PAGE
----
The art of moving things

Written by Paper. Posted in Art, Off The Wall

The art of moving things

Published on July 28, 2016 with No Comments

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When Alexander Calder was in the fourth grade, he made a three-dimensional sculpture for his parents. One element was a duck that rocked when it was tapped. This is thought to be the initial inklings of Calder’s kinetic sculpture career. Nowadays he’s referred to as the inventor of the mobile, though many of his publicly installed sculptures don’t move at all. Well, maybe they have the illusion of movement but that’s a decision for the professional art critic. While the art world doesn’t always take kinetic art seriously, the English seem to have embraced it in a big way. Among the latest trends in London is the 2010 Kinetica Art Fair which happens to be second only to the 2009 version of the same thing.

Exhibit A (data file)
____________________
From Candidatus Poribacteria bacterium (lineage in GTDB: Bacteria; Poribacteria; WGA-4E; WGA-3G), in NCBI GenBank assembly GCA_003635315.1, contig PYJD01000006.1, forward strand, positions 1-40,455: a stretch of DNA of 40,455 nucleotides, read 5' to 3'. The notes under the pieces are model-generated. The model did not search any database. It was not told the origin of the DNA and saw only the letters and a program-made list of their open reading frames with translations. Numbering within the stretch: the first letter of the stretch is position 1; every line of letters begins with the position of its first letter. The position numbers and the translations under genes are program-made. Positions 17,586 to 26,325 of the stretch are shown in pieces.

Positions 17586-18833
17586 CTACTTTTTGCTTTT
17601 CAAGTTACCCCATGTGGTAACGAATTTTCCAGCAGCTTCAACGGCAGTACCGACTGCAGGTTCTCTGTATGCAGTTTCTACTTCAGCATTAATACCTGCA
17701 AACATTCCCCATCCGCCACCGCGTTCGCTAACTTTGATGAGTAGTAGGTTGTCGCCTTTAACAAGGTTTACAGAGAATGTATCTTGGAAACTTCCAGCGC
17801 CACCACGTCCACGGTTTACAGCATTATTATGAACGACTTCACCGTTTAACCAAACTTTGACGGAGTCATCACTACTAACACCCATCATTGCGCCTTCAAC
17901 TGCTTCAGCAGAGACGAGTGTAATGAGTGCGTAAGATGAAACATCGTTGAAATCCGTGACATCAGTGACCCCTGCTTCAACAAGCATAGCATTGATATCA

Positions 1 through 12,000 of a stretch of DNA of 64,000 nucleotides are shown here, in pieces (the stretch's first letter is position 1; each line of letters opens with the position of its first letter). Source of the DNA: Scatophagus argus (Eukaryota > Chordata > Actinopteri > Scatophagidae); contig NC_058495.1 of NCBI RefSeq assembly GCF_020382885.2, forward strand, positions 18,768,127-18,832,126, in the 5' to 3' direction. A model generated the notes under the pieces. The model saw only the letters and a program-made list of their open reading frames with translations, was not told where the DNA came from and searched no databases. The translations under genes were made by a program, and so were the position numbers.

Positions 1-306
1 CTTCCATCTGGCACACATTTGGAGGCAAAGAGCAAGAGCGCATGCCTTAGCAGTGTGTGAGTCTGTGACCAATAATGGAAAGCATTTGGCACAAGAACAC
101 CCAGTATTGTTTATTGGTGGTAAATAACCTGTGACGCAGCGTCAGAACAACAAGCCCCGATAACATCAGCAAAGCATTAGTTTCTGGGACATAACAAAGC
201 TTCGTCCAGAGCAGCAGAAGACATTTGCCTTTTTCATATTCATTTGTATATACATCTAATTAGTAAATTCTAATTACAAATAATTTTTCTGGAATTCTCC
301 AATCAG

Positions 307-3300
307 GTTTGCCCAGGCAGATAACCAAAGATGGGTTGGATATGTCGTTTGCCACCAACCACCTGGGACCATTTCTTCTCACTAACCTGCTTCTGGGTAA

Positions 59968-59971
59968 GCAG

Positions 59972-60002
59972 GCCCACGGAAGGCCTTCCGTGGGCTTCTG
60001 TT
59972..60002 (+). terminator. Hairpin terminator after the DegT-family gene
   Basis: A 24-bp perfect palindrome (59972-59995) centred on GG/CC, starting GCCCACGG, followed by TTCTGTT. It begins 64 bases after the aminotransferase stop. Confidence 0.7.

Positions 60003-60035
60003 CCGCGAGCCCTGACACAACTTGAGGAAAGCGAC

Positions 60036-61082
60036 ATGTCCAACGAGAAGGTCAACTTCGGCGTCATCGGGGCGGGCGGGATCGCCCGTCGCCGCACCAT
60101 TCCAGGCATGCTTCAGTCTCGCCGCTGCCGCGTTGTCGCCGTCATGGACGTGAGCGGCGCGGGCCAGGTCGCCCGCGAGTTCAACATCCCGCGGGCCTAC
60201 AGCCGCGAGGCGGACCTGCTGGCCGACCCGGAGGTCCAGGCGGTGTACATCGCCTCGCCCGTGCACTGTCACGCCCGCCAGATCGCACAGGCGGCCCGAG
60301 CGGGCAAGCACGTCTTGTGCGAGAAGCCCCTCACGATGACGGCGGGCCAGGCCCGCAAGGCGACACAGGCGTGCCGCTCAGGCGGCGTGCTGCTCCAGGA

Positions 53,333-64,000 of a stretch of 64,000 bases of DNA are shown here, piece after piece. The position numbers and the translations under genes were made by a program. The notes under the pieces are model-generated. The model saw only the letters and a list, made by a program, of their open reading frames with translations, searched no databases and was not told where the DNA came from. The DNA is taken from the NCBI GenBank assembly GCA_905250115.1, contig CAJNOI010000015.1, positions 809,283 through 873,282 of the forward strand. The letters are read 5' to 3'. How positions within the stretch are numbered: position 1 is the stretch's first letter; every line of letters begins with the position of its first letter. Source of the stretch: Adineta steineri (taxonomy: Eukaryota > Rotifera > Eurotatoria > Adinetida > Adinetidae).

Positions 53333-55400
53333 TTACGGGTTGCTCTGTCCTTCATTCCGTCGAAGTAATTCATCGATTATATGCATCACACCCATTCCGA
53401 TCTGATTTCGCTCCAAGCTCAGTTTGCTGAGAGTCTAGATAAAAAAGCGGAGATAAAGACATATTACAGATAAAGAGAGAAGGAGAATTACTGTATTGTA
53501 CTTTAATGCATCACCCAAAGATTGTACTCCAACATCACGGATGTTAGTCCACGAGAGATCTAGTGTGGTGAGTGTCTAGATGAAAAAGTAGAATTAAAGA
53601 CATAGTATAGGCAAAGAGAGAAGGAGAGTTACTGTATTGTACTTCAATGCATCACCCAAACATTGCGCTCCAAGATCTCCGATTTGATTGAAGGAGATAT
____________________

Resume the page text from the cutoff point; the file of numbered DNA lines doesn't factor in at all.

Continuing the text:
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From robots to holograms to electronic art and incredibly light beings of various kinds, Kinetica has it all. This is the place where everything from astronomy to quantum physics is involved in making the art of the future. Some people might think of it in terms of science in an artistic form because kinetic artists tend to lean more heavily on scientific theories to construct their art. And in the end, it may be quirky, it may be funky and it may even be crazy, but eventually it’s all good because it’s fun to look at.
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